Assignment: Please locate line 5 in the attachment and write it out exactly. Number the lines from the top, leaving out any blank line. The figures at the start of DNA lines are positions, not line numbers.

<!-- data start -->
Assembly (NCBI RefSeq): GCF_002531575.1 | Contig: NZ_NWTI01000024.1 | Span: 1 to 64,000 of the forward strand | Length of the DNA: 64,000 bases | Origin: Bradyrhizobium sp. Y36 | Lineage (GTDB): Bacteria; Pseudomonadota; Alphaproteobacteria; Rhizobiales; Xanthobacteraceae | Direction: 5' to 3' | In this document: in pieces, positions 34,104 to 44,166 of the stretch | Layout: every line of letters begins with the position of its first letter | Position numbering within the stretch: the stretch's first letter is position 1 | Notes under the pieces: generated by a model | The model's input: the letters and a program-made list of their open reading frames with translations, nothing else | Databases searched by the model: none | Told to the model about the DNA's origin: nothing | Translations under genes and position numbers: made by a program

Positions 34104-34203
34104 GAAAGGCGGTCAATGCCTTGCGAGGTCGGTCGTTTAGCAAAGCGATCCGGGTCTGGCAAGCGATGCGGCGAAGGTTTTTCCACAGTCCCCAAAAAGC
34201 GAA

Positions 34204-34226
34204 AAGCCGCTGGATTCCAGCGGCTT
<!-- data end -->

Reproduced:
Positions 34204-34226